The risks to health whilst travelling will vary between individuals and many issues need to be taken into account, e.g. activities abroad, length of stay and general health of the traveller. It is recommended that you consult with your General Practitioner or Practice Nurse 6-8 weeks in advance of travel. They will assess your particular health risks before recommending vaccines and /or antimalarial tablets. This is also a good opportunity to discuss important travel health issues including safe food and water, accidents, sun exposure and insect bites. Many of the problems experienced by travellers cannot be prevented by vaccinations and other preventive measures need to be taken.
Measles occurs worldwide and is common in developing countries. The pre-travel consultation is a good opportunity to check that you are immune, either by previous immunisation or natural measles infection.
- Confirm primary courses and boosters are up to date – including for example, vaccines required for occupational risk of exposure, lifestyle risks and underlying medical conditions.
- Courses or boosters usually advised: none.
- Other vaccines to consider: Hepatitis B; Rabies; Tetanus; Tick-borne Encephalitis.
- No yellow fever vaccination certificate required for this country.
Notes on the diseases mentioned above
- Hepatitis B: spread through infected blood and blood products, contaminated needles and medical instruments and sexual intercourse. Risk is higher for those at occupational risk, long stays or frequent travel, children (exposed through cuts and scratches) and individuals who may need, or request, surgical procedures abroad.
- Rabies: spread through the saliva of an infected animal, usually through a bite, scratch or lick on broken skin. Particularly dogs and related species, but also bats. Risk is higher for those going to remote areas (who may not be able to promptly access appropriate treatment in the event of a bite), long stays, those at higher risk of contact with animals and bats, and children. Even when pre-exposure vaccine has been received, urgent medical advice should be sought after any animal or bat bite.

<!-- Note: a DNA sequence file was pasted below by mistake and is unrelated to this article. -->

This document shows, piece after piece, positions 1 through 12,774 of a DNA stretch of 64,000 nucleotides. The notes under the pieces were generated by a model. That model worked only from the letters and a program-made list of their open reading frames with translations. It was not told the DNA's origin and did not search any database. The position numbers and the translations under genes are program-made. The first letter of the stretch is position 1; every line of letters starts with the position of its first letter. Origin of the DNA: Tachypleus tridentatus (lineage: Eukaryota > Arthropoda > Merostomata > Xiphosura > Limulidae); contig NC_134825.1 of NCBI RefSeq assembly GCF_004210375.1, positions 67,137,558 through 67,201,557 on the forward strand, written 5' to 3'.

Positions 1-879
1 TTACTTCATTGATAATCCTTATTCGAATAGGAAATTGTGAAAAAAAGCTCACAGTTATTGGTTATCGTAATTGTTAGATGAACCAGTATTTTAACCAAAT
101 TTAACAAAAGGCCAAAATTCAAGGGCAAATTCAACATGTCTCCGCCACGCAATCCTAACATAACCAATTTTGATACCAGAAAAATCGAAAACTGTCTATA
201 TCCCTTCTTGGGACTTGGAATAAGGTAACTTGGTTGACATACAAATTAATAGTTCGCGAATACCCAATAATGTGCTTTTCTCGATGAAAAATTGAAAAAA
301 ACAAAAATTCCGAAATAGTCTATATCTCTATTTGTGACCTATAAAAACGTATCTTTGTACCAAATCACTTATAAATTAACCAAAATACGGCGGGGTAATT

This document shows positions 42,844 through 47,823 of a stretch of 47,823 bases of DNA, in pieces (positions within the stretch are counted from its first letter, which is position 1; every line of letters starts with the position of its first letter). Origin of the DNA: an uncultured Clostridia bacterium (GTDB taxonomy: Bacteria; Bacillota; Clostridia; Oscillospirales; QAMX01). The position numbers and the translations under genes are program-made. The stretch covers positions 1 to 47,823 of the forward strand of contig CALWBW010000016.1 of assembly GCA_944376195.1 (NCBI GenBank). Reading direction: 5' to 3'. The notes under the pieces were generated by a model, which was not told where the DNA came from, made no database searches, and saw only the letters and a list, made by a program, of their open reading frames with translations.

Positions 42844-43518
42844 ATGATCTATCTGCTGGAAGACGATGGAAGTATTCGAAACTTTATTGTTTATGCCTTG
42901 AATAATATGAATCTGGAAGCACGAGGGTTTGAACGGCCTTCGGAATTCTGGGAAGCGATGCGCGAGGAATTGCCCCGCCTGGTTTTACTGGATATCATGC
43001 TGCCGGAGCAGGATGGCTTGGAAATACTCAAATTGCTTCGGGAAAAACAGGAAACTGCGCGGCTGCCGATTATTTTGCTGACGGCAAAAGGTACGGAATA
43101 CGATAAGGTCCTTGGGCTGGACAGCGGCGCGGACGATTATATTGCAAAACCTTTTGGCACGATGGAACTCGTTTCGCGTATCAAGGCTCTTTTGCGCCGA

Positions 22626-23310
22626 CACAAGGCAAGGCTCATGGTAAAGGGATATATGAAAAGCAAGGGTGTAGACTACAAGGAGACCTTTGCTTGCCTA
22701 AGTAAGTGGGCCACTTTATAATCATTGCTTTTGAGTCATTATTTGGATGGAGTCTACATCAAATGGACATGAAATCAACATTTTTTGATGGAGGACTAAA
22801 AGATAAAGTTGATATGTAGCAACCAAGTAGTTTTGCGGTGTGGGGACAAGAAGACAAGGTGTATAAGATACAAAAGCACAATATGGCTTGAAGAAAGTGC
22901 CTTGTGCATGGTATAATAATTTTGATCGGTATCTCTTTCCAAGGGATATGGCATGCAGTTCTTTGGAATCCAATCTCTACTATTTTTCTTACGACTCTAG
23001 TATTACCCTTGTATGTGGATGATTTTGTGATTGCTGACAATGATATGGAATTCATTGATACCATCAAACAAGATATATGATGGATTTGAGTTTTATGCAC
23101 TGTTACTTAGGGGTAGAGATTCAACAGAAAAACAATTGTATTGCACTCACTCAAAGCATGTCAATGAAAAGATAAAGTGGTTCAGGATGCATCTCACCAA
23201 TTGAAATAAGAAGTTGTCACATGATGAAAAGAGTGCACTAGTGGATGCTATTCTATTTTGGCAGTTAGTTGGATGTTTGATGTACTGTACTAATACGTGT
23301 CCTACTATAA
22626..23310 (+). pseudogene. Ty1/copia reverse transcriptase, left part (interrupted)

- Tetanus: spread through contamination of cuts, burns and wounds with tetanus spores. Spores are found in soil worldwide. A total of 5 doses of tetanus vaccine are recommended for life in the UK. Boosters are usually recommended in a country or situation where the correct treatment of an injury may not be readily available.
- Tick-borne Encephalitis: spread mainly through the bite of an infected tick. Risk is higher during the warmer months, for those exposed outside in forests, woods, and grassy areas (eg forestry workers, campers, hikers).
- Malaria not normally present unless the illness was contracted abroad.
UN warning that different species of mosquito found in Southern Europe could act as carrier for the disease.
The disease has been spread in Brazil and the South America by the Aedes aegyptii mosquito – which is rare in Europe.
But the World Health Organisation warned that Europe could suffer outbreaks of the incurable virus.
It is now believed that a type of Aedes mosquito commonly found in southern Europe – Aedes albopictus – could spread the disease.
Countries in Europe where Aedes Albopictus has been found include Croatia, France, Greece, Italy, Malta, Slovenia, Spain and Switzerland according to the European Centre for Disease Prevention and Control.